In “Lost Boys” suit over 2014 movie, judge OKs novel copyright theory

March 31, 2016

(Reuters) – Is an interview a creative collaboration between questioners and their subjects? And, if so, do interview subjects have copyrights? They might, according to a provocative ruling last week by U.S. District Judge Leigh May of Atlanta.

In 2003, a film developer and a screenwriter from Los Angeles sat down in Atlanta to interview 54 Sudanese “Lost Boys,” refugees who fled their villages in South Sudan to escape genocide; walked for months to reach camps in Ethiopia and Kenya; and resettled in the U.S. in the 1990s. The refugees told the movie people their life stories, not just about their struggles in Sudan and the camps but also the difficulties they faced when they came to the U.S.

The film developer died in 2005 but the screenwriter, Margaret Nagle, eventually wrote and sold a script about the Lost Boys. Nagle’s script ultimately became the 2014 Reese Witherspoon movie The Good Lie.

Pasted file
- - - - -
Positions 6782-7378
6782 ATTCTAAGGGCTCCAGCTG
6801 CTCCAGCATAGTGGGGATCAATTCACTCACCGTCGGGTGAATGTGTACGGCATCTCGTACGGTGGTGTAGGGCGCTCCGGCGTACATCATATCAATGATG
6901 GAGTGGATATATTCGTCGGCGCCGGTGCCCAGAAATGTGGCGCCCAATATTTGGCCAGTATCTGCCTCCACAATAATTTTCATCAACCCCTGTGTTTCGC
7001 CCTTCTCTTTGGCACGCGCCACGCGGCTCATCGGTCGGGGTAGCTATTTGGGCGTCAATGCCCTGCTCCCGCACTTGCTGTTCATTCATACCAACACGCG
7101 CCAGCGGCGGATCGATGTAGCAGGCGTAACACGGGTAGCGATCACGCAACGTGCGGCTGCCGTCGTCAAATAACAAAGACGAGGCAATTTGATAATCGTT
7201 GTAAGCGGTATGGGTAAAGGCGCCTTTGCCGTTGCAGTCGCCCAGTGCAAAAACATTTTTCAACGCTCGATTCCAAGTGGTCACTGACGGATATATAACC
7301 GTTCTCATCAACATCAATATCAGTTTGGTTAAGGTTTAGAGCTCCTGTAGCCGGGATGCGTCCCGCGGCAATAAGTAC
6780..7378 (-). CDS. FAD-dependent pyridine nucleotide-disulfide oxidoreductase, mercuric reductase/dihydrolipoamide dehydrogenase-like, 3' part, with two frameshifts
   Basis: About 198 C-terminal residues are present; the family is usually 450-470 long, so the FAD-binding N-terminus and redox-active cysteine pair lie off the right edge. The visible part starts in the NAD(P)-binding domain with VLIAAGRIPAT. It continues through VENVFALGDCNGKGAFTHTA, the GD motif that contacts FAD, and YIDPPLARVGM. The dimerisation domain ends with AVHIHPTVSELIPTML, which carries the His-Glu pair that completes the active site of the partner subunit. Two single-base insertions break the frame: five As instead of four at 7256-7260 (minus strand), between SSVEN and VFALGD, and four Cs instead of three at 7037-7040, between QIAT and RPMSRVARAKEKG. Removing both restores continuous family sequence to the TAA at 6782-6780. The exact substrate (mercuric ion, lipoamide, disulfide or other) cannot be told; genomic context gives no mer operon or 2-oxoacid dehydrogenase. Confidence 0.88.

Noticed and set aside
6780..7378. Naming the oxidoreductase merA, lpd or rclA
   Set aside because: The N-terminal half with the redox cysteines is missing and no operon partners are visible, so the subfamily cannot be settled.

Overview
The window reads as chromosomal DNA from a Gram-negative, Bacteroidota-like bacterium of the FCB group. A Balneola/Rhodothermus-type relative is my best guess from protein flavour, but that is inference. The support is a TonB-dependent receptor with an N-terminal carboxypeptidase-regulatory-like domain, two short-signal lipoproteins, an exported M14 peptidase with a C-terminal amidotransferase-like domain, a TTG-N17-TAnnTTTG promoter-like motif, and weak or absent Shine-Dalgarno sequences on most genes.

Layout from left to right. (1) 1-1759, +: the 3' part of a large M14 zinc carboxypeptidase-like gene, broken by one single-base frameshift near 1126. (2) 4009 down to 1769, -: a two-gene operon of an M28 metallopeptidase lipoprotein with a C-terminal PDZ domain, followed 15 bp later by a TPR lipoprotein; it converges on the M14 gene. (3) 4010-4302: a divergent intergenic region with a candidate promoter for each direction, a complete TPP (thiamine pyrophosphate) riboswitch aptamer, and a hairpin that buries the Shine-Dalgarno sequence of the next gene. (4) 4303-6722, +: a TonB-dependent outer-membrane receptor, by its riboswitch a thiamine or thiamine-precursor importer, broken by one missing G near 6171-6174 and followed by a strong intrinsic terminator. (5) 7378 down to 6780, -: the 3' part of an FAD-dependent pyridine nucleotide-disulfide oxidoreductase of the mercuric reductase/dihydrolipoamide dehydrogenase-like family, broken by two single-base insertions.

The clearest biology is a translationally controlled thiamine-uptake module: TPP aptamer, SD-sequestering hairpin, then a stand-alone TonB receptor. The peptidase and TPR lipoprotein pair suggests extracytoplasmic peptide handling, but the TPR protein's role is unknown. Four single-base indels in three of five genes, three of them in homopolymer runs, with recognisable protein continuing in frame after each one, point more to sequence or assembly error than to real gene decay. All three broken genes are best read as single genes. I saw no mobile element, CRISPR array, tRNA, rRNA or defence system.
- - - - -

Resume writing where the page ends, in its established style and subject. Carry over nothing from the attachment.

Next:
The Sudanese refugees Nagle had interviewed in 2003 believed they recognized personal details from their stories in the film. In 2015, after negotiations with the movie’s producers failed, the refugees and the Foundation for Lost Boys and Girls of Sudan filed a complaint in federal court in Atlanta against Nagle, the film developer’s estate and the movie companies that produced The Good Lie. The refugees’ lawyers at Graham & Jensen claimed the defendants had breached a promise made to the refugees in 2003, when Nagle and the developer allegedly said they’d make sure the refugees would be compensated if a movie were ever made.